My childhood church had a silver cross suspended in the sanctuary. It was the visual focus of our worship. I recently returned to the church and the cross was still there, but few people notice it anymore. A large screen now hangs in front of it.
We live in an image-oriented culture, and that reality has impacted the way we worship, the way we design our churches, and even the way we preach. But how do we reconcile the discipline of preaching - a traditionally verbal form of communication - with our culture's captivity to images - a visual form of communication?
Next week thousands of church leaders will descend upon San Diego for the annual National Pastors Convention. Marshall Shelley and I will be there to facilitate an open dialogue with three church leaders on this subject. We'll be talking mainly about the use of visuals and technology in preaching - both the dangers and the opportunities. Each of the participants reflects a different ministry setting, but all are committed to faithfully communicating the gospel.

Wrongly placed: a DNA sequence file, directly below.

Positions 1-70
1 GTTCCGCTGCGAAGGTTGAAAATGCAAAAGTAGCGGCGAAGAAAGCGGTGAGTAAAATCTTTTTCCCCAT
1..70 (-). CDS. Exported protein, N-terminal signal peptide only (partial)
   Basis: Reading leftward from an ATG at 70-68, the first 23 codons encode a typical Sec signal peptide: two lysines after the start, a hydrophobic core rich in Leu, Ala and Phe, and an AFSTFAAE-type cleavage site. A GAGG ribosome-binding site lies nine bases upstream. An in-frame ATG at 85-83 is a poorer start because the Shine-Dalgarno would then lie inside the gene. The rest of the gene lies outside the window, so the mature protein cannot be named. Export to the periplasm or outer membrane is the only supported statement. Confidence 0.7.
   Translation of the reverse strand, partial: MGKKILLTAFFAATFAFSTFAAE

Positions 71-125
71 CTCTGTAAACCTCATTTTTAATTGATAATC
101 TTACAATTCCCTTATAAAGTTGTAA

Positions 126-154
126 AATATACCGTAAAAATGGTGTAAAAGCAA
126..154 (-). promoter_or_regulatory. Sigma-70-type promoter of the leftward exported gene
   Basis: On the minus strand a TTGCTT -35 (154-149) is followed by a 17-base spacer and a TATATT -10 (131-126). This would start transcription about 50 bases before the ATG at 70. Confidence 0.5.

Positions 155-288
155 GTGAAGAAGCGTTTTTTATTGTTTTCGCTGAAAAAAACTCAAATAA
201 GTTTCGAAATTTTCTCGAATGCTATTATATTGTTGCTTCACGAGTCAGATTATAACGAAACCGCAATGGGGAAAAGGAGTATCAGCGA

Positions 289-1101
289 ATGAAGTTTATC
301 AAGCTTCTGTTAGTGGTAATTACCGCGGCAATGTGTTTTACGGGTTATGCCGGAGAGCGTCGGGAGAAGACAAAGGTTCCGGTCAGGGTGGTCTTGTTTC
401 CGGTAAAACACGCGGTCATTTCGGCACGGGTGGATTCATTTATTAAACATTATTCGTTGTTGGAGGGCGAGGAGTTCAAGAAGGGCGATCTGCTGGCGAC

The panel participants are:
Jarrett Stevens is director of the college and singles ministry, and teacher for 7|22 at North Point Church in Alpharetta, Georgia. Previously, he served as a teaching pastor in Axis, the Next-Gen ministry of Willow Creek Community Church in suburban Chicago.
Shane Hipps is the lead pastor of Trinity Mennonite Church - a missional, urban, Anabaptist congregation. Prior to pastoral ministry Shane had a career in advertising as a strategic planner where he gained expertise in understanding media and culture.
John Palmieri is pastor of the multi-cultural New Life Community Church in Melrose Park, IL. Prior to his pastoral ministry in urban Chicago, he was involved in the business world.
We invite you to share your stories of using images and technology in worship. What has worked well? What was a disaster? And what questions do you have for our panelists? Questions submitted by Out of Ur readers, along with the questions of pastors in attendance, will help direct the conversation. We will publish portions of the conversation in an upcoming issue of Leadership.
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